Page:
Immerse yourself in the remains of Mérida, a politically significant location.
The Archaeological Ensemble of Mérida, which contains well-preserved remains dating back to the first century, has a noteworthy history and remarkable sites. Its religious structures, such as the Temple of Diana, along with its buildings for entertainment and examples of private architecture like the House of the Amphitheater and Casa del Mitreo, allow visitors to experience the archaeological site’s history, which includes years of serving as a politically significant location.
In 25 B.C.E., Caesar Augustus founded Augusta Emerita – the capital of Lusitania – the Western-most province of the Roman Empire. After Diocletian reformed the colony in the second-third century, it became the capital of the Diocese of Hispania and later served as the royal seat for the Suebi and Visigoths. Later, in the centuries under Arabic rule, the territory was a border capital of Al-Andalus.
Although Mérida has been built on Augusta Emerita since then, the ancient terrain’s significant sites have remained and provided enriching experiences since the structures’ excavations in the 20th century.
The Temple of Diana, which is an extraordinarily-preserved site, is one of the structures that allows visitors to understand the territory’s historical significance.
Constructed in the first century, the temple was the center of Augusta Emerita’s municipal forum and one of the colony’s main temples. Although it was originally dedicated to the Roman imperial cult, the Conde de los Corbos palace was built inside of the Temple of Diana in the 16th century. In the 17th century, the temple’s label became a misnomer after a historian inaccurately defined the structure as the Roman goddess Diana’s.
Nowadays, one can still see 19 of the Temple of Diana’s original Corinthian columns that are approximately 26 feet high. Additionally, one may spot the palace’s remnants located at the temple’s rear.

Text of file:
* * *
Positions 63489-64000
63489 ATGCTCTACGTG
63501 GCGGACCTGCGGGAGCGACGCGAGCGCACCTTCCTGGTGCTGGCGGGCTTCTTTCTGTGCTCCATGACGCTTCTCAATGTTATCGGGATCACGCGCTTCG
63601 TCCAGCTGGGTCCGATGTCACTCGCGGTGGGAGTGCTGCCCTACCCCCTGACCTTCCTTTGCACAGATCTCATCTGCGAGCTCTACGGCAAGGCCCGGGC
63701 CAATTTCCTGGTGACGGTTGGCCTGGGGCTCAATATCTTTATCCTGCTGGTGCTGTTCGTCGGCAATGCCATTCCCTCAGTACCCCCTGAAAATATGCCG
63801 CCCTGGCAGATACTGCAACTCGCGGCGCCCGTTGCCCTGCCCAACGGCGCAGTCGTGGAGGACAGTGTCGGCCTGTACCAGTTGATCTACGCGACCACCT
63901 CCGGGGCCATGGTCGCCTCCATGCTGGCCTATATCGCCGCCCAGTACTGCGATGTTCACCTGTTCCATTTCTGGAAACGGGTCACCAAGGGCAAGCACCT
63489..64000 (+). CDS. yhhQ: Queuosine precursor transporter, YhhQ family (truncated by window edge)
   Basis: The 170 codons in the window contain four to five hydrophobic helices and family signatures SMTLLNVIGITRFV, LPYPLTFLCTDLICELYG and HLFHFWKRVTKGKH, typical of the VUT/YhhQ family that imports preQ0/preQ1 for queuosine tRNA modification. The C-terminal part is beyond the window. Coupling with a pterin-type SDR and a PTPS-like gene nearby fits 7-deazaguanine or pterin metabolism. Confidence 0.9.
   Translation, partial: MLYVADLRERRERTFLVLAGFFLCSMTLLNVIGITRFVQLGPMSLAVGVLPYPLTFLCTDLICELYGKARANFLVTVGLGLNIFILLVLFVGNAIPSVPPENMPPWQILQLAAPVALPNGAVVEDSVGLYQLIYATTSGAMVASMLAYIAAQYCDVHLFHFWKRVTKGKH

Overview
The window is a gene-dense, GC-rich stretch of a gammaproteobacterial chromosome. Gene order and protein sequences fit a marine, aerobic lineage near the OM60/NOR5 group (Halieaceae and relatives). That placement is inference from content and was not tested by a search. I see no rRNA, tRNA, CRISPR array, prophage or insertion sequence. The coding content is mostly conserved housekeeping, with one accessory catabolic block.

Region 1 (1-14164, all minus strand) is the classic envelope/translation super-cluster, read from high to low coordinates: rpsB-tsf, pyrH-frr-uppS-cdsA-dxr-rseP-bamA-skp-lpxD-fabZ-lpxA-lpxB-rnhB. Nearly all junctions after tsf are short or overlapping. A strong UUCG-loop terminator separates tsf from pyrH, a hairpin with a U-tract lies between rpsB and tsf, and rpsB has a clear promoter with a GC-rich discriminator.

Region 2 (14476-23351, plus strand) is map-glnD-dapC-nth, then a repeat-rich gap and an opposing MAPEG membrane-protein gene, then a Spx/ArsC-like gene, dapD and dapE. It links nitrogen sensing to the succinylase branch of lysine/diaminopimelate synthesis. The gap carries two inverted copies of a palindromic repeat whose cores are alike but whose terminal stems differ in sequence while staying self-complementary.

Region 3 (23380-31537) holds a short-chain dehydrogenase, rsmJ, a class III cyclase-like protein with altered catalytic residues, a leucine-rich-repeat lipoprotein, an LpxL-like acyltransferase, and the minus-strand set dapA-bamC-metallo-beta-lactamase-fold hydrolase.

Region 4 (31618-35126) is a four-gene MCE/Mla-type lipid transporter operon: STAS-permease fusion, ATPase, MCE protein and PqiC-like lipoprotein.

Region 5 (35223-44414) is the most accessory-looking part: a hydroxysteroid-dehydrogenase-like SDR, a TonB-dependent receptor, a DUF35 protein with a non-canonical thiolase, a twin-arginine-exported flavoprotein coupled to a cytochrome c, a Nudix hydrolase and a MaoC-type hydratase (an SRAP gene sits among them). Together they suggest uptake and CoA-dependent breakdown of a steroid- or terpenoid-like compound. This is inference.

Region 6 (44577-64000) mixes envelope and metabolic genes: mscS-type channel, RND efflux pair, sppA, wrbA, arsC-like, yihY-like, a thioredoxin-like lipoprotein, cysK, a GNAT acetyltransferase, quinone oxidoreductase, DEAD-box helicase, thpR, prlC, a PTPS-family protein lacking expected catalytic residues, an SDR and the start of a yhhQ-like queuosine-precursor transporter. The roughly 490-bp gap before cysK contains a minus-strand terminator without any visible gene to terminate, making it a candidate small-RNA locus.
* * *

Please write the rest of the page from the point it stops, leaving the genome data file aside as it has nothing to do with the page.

Situated a 9-minute walk away from the structure is the House of the Amphitheater. Erected at the end of the third century B.C.E., the House of the Amphitheater was originally comprised of a complex that included a courtyard, dining area, kitchen and thermae complex. One may see each of these spaces’ remains, as well as their unique designs. Specifically, visitors might notice the dining area’s mosaic floor, in which realistic scenes of a grape harvest are depicted.
Situated to the south of the House of the Amphitheater is the Casa del Mitreo, a large Roman house that belonged to an important family. Constructed of three courtyards and several rooms, the Casa del Mitreo is a noteworthy structure visitors may admire.
Many of the house’s rooms are decorated with mosaics and mural paintings, with the most notable picture being the Cosmic mural, which represents Earth, Heaven and the sea. Interestingly, the Casa del Mitreo was named as a result of its proximity to the remains of a temple that may have been dedicated to Mithra – a Roman god.
By visiting the Archaeological Ensemble of Mérida, one can begin to understand the area’s historical importance. In addition to the Temple of Diana, House of the Amphitheater and Casa del Mitreo; the site’s public architecture, engineering works and buildings for leisure also provide opportunities for travelers to immerse themselves in the remains of a phenomenal territory.